Both sides thought there was a possibility that the high court’s new conservative majority would use the case to narrow access to abortion.
Sue Frietsche, a senior staff attorney and the founder and director of the western Pennsylvania office of the Women’s Law Project, noted the Louisiana case was, as the decision pointed out, word-for-word the same as a Texas case that was struck down four years ago, so the decision wasn’t exactly a surprise.
However, with a more conservative majority, she said it was not a certainty.
“That’s why we’re so relieved and glad that the opinion came out the way it did,” Frietsche said.
Dayle Steinberg, president and CEO of Planned Parenthood Southeastern Pennsylvania, said she was only mildly surprised that Chief Justice John Roberts was the deciding vote.
“He’s been making some reasonable decisions as of late, and this was one of them,” she said. “The Supreme Court did the right thing, and today’s ruling was a victory for reproductive freedom.”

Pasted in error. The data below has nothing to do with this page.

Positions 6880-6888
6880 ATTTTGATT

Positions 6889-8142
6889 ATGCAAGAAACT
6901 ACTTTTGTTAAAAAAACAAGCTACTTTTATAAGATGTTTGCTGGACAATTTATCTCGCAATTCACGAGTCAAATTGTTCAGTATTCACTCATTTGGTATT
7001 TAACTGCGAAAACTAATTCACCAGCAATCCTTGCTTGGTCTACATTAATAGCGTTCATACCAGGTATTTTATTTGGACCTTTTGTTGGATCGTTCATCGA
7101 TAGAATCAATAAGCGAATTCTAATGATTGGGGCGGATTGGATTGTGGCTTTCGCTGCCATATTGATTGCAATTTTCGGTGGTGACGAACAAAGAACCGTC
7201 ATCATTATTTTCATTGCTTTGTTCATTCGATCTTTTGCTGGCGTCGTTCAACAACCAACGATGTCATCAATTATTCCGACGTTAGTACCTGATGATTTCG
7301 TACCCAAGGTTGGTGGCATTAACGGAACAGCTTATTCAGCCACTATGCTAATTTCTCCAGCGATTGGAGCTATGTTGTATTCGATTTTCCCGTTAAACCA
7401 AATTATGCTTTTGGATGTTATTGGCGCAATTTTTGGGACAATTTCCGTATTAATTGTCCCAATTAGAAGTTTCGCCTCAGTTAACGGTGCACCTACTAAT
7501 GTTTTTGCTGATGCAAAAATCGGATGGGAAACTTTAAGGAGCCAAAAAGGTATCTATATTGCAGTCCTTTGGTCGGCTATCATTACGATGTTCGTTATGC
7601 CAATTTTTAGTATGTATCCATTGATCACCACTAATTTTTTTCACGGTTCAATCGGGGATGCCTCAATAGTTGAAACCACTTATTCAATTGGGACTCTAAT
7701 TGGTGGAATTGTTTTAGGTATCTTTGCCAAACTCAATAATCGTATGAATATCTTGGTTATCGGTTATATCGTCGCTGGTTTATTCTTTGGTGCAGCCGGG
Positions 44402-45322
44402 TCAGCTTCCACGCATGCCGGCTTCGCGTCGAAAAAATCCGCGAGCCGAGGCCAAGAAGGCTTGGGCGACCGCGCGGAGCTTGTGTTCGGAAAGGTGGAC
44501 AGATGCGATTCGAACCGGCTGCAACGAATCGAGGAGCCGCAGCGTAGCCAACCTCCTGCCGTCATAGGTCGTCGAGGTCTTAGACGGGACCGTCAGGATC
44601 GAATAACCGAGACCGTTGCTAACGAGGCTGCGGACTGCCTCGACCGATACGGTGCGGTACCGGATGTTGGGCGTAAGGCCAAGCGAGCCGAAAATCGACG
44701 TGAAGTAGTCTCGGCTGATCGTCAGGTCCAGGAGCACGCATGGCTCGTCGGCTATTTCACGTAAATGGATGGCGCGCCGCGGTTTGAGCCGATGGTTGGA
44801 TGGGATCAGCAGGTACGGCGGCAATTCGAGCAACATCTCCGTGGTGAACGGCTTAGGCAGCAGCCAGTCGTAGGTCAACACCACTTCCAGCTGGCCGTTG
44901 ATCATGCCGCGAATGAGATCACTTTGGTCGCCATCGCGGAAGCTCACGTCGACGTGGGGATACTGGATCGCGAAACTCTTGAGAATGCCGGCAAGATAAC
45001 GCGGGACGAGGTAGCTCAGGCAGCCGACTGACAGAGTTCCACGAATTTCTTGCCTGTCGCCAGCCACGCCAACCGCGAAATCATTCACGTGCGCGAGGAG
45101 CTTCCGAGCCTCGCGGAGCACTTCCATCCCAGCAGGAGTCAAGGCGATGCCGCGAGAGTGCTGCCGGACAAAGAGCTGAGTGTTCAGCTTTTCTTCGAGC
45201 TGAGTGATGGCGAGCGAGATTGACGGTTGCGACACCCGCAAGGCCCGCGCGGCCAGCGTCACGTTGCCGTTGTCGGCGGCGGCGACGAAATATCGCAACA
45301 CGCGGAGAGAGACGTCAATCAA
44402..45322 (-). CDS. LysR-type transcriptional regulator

The Pennsylvania Pro-Life Federation disagrees. They cite dissenting Justice Clarence Thomas’ view that Louisiana’s law was “perfectly legitimate,” and they call it a “sad day for women” who “deserve the best possible medical care.”
In a statement, the group said it looks forward to the day when the high court overturns Roe v. Wade.
Tom Stevens, president and CEO of the Pro-life Union of Greater Philadelphia, said he was not surprised by the ruling but was disappointed and saddened. He called it a "defeat for women" — who, he argued, would have been protected by Louisiana's restrictions.
The Archdiocese of Philadelphia declined to comment.
Pennsylvania has not attempted to require admitting privileges for doctors performing abortions, but it has imposed other rules that Freitsche said make it difficult for new clinics to open — even as neighboring states impose stricter restrictions that may push women to travel here for the procedure.
“Although today’s news was really good news and very welcome, we have got a long way to go before we reach anything close to reproductive justice,” Freitsche added. “We have a boatload of really difficult and unfair and stigmatizing laws and regulations on the books.”